A systematic literature review revealed that the majority of systemic therapies used to treat psoriatic arthritis (PsA) — including biologic and targeted synthetic disease-modifying antirheumatic drugs such as tumor necrosis factor inhibitors and interleukin blockers — were safe and effective, according to a report published in the Journal of the European Academy of Dermatology and Venereology.
Although many people with plaque psoriasis also have PsA, there are no existing concise overviews characterizing the safety and efficacy of the various available systemic treatment options for combatting joint and entheseal disease manifestations.
Investigators searched 3 databases between March and September 2017 for randomized controlled trials involving PsA systemic therapies: Ovid MEDLINE, Ovid Embase, and the Cochrane Central Register of Controlled Trials. The Grading of Recommendations Assessment, Development and Evaluation (GRADE) guidelines were used to evaluate the quality of evidence from each trial. Primary outcomes at 16 to 24 weeks were a ≥20% improvement in the American College of Rheumatology criteria (ACR20) and the adverse event (AE) rate for individuals with at least 1 AE. Secondary outcomes included a ≥50% ACR improvement (ACR50), results of the Short Form Health Survey 36 (SF-36) and Health Assessment Questionnaire – Disability Index, and the rate of serious AEs. Risk ratios (RR) were calculated.
A total of 21 trials were included for analysis, comprising 3 head-to-head comparisons of active substances and 18 studies that compared active treatment with placebos. In the former category, ACR20 results yielded RRs of 1.40 (95% CI, 1.07-1.84) for infliximab plus methotrexate vs methotrexate alone (GRADE=very low quality), 1.08 (95% CI, 0.86-1.36) for ixekizumab biweekly vs adalimumab biweekly (GRADE=very low quality), and 1.01 (95% CI, 0.84-1.21) for leflunomide vs methotrexate (GRADE=low quality).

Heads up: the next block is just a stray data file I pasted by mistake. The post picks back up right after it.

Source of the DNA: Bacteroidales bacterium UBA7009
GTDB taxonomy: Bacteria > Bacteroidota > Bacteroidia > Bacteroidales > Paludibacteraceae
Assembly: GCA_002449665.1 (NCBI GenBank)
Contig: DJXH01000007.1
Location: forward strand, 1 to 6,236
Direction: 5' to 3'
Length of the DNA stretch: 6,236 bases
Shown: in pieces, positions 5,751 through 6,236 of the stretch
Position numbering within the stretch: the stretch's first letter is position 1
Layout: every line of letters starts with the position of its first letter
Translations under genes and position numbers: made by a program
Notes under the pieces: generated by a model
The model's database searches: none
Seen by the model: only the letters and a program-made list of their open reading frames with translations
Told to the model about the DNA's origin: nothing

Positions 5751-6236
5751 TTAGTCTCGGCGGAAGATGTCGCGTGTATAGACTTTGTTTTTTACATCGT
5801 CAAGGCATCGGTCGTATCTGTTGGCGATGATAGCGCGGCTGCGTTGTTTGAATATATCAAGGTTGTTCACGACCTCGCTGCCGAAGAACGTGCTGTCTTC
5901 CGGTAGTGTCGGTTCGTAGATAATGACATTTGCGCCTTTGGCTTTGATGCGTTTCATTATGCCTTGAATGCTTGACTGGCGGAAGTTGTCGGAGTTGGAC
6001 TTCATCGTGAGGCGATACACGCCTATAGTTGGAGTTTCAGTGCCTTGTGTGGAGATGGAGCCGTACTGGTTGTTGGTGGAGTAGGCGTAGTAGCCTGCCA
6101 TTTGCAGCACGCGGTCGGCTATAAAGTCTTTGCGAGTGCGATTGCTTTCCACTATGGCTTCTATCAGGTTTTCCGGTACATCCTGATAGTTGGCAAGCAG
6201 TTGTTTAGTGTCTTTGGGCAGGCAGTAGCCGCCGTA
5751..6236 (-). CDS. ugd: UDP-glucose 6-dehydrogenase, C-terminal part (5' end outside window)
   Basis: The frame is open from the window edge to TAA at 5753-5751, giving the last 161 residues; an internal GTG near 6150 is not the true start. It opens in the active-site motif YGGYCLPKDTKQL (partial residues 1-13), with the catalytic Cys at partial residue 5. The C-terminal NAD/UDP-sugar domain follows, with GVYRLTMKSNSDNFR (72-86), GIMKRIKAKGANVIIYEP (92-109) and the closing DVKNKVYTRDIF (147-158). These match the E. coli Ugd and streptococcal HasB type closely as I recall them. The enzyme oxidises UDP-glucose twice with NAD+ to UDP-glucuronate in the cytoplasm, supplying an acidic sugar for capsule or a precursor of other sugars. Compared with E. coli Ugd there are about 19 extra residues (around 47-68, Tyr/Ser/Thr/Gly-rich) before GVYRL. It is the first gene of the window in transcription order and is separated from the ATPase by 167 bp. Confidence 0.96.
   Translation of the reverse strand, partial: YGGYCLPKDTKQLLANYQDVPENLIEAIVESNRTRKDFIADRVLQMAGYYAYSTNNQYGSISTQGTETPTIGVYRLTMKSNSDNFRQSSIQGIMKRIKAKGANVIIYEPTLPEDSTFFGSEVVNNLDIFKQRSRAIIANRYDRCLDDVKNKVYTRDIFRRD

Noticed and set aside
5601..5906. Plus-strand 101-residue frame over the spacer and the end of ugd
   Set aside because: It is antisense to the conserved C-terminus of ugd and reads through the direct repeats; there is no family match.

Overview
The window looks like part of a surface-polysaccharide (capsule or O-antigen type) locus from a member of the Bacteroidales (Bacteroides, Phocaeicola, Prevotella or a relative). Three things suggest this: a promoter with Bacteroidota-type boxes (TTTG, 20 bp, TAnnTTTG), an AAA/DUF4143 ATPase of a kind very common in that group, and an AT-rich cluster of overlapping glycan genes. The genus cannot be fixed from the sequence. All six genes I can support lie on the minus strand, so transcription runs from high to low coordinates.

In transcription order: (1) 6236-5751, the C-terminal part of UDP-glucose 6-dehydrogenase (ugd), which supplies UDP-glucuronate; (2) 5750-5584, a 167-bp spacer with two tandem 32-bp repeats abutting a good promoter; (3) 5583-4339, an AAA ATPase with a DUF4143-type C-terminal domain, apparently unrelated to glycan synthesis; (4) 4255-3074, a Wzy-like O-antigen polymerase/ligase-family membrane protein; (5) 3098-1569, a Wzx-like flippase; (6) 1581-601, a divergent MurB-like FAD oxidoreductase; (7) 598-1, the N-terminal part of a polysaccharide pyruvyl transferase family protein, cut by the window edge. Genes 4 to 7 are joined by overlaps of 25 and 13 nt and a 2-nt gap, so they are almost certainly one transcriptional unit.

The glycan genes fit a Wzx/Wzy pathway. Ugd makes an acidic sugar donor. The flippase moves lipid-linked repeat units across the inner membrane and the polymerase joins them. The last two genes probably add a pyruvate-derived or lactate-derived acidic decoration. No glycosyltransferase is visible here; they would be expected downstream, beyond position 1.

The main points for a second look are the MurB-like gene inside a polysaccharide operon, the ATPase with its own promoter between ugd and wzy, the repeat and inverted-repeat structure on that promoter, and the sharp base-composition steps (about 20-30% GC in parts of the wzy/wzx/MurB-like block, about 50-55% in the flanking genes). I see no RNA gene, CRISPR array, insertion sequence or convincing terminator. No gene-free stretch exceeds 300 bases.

For the drug vs placebo comparisons, results on ACR20/50, SF-36, and Health Assessment Questionnaire – Disability Index demonstrated good efficacy of the active treatment (GRADE = low to moderate on 15/18 trials) in most cases. Exceptions to this finding were 3 trials that involved placebo comparisons with leflunomide, methotrexate, and sulfasalazine, where no clear ACR20/50 superiority was detected. The ACR20 RRs ranged from 1.29 for sulfasalazine to 4.92 for golimumab, with most (10/18) trials receiving a GRADE rating of moderate quality.
There were no significant differences found in the rate of AEs (RR range, 0.96 to 1.41) or serious AEs between the majority of treatment and placebo groups (GRADE=mostly low quality), with the exception of trials involving apremilast and ixekizumab vs placebo, where AE rates were lower in the placebo groups.
Study limitations included not searching grey literature repositories or conference abstracts, nonassessment of publication bias, and lack of resources to contact original authors regarding their data.
“The majority of biologics were effective for most outcomes, but the certainty varied,” summarized the authors, while cautioning, “…direct comparison between treatment arms from different trials should be avoided.” They recommended that future research involve network meta-analyses and more head-to-head comparisons.
Disclosures: This review resulted from a larger project supported by Novartis. Please see original article for conflicts of interest statement.
Dressler C, Eisert L, Pham Thi PA, Nast A. Efficacy and safety of systemic treatments in psoriatic arthritis. A systematic review, meta-analysis and GRADE evaluation [published online February 8, 2019]. J Eur Acad Dermatol Venereol. doi:10.1111/jdv.15482